How many times have you used the internet today? A better question may be, how long have you used the internet today? It is quite an understatement to say the internet is a vital tool for many of us today. Even if we do not use it for social media, news, or communication purposes, our job probably makes use of the internet in some shape or form. The internet has given us countless benefits and entertainment, but there has been a growing problem with internet use to the point some would describe as addiction.
How do we understand Internet Addiction?
Currently there is no official diagnostic framework for Internet Addiction (IA), but the mental health professional community has been trying to figure out a way to conceptualize and understand this phenomenon. So far, IA has been likened to impulse-control, substance use, and obsessive-compulsive disorders. It is similar to impulse-control disorders because people experience a surge of anxiety and an urge to perform an act that is pleasurable in the moment but ultimately results in long-term distress.
What is IA like?
It is similar to substance abuse disorder because people can develop a tolerance to the stimulus, meaning they need to increase the amount of time they use the internet to get a similar euphoric feeling. There is also a parallel to withdrawal, in the sense that enforcing reduced internet usage may cause unpleasant symptoms. It is similar to obsessive-compulsive disorder because people may feel compelled to check their email account/social media/etc every 10 minutes.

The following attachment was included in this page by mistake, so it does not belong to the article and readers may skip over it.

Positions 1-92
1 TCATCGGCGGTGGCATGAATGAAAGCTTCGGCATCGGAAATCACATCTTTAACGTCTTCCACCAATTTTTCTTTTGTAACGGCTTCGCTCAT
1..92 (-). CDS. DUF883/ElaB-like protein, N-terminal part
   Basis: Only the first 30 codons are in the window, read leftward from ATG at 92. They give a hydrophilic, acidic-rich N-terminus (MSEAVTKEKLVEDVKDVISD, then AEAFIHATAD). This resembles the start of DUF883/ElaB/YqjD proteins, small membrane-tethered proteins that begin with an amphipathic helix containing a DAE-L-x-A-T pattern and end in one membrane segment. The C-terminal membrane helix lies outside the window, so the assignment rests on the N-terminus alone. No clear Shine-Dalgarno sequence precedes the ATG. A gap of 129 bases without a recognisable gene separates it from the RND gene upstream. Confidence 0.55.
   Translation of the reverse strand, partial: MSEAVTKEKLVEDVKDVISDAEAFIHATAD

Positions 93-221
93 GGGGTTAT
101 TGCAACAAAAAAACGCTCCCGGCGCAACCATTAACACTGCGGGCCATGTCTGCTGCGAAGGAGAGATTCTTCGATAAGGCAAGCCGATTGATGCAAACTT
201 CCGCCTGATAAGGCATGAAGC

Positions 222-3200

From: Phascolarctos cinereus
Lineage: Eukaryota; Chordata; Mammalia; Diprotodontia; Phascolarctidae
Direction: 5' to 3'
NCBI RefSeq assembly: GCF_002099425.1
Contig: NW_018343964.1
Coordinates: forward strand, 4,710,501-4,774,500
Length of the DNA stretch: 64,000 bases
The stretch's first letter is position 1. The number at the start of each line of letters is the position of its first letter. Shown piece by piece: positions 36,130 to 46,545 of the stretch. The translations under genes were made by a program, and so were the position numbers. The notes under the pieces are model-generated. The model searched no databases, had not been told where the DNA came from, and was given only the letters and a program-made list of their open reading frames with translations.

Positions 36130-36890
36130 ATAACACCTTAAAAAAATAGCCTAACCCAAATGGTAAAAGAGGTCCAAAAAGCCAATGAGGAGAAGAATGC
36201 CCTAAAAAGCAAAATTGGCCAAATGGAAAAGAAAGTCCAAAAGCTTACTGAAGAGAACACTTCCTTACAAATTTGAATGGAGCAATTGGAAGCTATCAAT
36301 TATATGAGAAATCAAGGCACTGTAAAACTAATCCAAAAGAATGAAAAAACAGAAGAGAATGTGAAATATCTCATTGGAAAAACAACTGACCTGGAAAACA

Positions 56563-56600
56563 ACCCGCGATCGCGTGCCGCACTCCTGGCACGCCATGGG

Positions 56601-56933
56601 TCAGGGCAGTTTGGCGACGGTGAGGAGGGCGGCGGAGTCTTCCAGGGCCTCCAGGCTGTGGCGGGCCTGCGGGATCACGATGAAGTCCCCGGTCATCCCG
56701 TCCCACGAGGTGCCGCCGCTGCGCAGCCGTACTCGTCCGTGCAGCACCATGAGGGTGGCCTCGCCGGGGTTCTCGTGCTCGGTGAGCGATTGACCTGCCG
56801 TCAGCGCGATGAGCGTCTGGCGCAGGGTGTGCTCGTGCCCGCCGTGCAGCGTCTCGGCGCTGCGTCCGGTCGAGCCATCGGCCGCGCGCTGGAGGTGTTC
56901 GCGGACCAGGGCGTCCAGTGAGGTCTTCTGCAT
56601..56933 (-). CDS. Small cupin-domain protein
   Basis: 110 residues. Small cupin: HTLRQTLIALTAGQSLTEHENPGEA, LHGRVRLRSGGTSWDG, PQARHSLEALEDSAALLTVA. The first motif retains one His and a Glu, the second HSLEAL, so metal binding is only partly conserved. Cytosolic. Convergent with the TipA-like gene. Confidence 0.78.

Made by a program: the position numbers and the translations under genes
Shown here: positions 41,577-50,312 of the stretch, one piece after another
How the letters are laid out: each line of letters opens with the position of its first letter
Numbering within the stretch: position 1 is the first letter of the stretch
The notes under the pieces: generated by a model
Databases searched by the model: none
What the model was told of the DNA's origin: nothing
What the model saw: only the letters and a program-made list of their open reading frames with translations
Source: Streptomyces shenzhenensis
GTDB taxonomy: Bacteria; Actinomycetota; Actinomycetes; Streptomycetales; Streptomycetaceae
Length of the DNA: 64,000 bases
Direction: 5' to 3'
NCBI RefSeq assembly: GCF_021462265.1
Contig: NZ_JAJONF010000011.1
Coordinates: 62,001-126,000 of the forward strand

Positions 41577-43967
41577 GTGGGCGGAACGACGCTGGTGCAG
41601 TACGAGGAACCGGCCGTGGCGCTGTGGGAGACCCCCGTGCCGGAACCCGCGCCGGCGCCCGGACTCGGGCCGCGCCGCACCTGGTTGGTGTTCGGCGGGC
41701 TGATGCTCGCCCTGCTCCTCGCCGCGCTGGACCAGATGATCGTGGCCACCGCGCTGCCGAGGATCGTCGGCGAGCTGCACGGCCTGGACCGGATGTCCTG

Signs for Greater Concern
Here may be some signs that internet use may be becoming problematic in your life:
- Excessive Internet use, often associated with a loss of sense of time or a neglect of basic drives
- Withdrawal, including feelings of anger, tension, and/or depression when the computer is inaccessible or Internet access is restricted
- Tolerance, including the need for better computer equipment, more software, a faster Internet connection, or more hours of use
- Adverse consequences, including arguments, lying, poor school or work performance, social isolation, diminished personal hygiene, and fatigue
CREATING AN ESCAPE: The Why Behind Overuse
So for many people, their internet use will not be a cause for alarm. However, studies have noticed that a usual catalyst to increased internet use was self-medication. People began to use the internet to meet needs they could not find anywhere else. Whether it be social communication, perceived sexual intimacy, or an escape from painful circumstances, internet use became an ingrained pattern when it began to fill a void in their lives. If you notice your internet usage increasing or a reluctance to step away from the screen, reflect on what is holding you there. What is the activity you’re doing on the internet that satisfies a certain need?
If you or someone you know is wrestling with internet use or struggling to finding connection in life and depending more on the internet, take a step forward and reach out. Internet Addiction can be one of the most isolating issues because you can stay in the comfort of your home the entire time. I’d be happy to provide resource or guidance to anyone who feels their life is taken over by constant consumption of webpages and apps.
Written by therapist Daniel Pak
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